Downhill from the house, in the creek bottom next to the walking trail, the wild persimmon lives from ground level upward, trunk-to-trunk with the oak. Their branches and leaves intermingle. The hard persimmons on the tree’s north side hold tightly to their stems, waiting for their process from tannic tartness to fruity sweetness. Softer, most of the fruit on the south side have almost arrived. A few have released their hold and made twilight snacks for returning coyotes and deer whose signature tracks remain. The deer–and at least one human passerby–have also plucked the sweeter, low-hanging fruit. It is the season of waiting, ripening, and the harvest’s first-fruits. By mid-November persimmons throughout East Texas will lie rotting among fallen leaves, their sugary, alcoholic aroma proof of abundance, more than deer, coyotes, and others need. Yet that is no waste, but evidence of a superabundant, normal order of providence beyond mere reason. What intoxicating extravagance!
I’ve been reading a lot by and on Franz Rosenzweig (1886-1929) and am becoming more impressed not only with his thought but that of his Christian friend Eugen Rosenstock Huessy (1888-1977). R-H prompted so much responsive thought and personal review in FR; what a conversation they had, but what if they had been given more decades to correspond? R-H was only one of FR’s correspondents, but perhaps the most important. More on them later.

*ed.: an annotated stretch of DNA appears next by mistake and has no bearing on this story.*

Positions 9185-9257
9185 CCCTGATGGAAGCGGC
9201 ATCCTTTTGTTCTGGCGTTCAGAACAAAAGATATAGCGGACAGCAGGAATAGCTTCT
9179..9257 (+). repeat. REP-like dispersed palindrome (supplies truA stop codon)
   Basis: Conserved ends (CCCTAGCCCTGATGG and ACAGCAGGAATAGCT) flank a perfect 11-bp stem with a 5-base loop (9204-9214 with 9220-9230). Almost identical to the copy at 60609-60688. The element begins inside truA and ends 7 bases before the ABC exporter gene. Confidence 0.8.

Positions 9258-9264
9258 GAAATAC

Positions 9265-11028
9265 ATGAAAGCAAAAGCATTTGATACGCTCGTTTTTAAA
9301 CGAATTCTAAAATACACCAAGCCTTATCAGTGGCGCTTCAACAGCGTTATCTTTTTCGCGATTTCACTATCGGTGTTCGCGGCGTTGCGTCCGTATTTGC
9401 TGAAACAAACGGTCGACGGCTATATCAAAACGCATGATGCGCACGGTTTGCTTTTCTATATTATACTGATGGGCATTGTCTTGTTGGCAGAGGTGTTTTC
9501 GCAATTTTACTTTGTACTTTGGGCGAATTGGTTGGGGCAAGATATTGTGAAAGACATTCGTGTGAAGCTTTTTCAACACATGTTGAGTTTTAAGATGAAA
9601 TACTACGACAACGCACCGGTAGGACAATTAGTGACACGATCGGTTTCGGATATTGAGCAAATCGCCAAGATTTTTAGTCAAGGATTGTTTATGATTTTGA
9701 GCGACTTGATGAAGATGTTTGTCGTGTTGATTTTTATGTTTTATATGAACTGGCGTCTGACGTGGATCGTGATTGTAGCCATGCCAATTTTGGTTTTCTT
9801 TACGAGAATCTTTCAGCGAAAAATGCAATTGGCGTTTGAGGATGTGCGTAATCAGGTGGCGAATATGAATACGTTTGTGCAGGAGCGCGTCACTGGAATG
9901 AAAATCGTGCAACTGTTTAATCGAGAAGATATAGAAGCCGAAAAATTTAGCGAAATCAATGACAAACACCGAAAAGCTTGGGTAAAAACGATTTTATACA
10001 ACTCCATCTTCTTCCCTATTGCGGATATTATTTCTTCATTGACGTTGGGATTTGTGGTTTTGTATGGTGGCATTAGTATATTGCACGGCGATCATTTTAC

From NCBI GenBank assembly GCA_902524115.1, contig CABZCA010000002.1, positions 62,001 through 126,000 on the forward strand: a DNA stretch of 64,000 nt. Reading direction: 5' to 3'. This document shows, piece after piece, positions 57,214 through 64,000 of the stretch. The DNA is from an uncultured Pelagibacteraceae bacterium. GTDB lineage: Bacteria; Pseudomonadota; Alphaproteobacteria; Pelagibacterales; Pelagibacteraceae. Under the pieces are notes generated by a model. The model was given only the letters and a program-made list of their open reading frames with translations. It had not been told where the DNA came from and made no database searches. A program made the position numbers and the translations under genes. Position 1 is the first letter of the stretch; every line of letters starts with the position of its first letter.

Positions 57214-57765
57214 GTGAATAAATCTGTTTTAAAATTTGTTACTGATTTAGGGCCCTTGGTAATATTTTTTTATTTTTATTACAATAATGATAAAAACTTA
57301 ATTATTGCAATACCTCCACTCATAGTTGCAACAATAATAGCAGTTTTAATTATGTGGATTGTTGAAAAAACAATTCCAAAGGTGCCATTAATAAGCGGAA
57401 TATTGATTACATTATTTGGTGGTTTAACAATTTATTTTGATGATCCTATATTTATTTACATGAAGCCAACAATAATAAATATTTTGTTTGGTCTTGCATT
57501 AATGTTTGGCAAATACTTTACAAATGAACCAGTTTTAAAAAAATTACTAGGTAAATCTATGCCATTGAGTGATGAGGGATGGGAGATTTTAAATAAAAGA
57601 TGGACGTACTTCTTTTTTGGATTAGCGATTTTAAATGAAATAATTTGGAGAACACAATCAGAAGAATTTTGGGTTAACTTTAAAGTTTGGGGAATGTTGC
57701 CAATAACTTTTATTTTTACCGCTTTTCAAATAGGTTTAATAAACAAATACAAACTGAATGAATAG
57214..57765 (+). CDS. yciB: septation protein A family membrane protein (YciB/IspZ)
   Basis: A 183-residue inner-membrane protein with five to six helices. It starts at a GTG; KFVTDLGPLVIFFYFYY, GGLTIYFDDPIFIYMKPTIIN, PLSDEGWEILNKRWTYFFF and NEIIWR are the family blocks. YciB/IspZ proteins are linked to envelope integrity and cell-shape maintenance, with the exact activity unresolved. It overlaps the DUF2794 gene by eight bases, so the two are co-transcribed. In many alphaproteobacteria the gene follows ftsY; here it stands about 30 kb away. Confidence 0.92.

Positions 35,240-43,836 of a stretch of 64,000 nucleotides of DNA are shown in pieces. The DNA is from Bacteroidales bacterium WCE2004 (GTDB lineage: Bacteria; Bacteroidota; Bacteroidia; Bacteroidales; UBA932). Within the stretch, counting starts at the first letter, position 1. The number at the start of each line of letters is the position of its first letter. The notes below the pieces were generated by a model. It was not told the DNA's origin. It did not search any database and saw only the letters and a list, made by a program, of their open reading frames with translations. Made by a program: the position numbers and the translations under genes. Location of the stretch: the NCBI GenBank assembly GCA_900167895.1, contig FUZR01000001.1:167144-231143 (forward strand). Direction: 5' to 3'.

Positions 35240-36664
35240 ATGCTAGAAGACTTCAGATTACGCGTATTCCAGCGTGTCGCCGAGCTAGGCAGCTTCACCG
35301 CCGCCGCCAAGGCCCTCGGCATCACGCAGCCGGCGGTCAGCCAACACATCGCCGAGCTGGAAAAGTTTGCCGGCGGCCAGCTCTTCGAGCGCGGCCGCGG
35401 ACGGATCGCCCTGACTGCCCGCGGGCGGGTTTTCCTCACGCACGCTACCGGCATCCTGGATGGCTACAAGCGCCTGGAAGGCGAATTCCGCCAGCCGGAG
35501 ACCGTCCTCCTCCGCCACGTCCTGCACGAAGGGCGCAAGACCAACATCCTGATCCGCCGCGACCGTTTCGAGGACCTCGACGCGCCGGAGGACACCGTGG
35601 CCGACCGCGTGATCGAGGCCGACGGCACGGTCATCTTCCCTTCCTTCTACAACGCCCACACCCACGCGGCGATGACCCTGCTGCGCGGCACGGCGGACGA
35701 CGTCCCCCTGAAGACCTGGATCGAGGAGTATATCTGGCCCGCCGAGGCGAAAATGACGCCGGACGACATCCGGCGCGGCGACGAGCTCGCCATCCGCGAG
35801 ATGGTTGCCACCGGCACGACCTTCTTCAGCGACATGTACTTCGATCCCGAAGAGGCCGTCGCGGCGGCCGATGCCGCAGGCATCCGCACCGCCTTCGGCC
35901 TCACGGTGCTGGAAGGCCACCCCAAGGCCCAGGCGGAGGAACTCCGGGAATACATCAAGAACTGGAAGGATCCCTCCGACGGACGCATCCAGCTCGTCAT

Really, the title refers to two seemingly unrelated, provocative quotations this morning, from one of James V. Schall’s books. I recommend all of his books to you. The first quote from a chapter called “On Spiritual and Intellectual Life” simply is striking, I think it holds its power even out of context:
On August 22, 1957, Flannery O’Connor wrote a letter about her cousin’s husband, a man who taught at Auburn University. The professor finally had come into the Church. Flannery O’Connor explained his conversion as follows: ‘We asked how he got interested and his answer was that the sermons were so horrible (when he had gone to Mass with his wife), he knew there must be something else there to make people come.’ The mystery of conversion remains not merely a question of successful rhetoric.
The second quotation follows a Chesterton comment on Thomas Aquinas, “It was his special spiritual thesis that there really are things; and not only the Thing; that the Many existed as well as the One.” (i.e., he was a realist who told others to “get real” in their thinking and believing). So, then: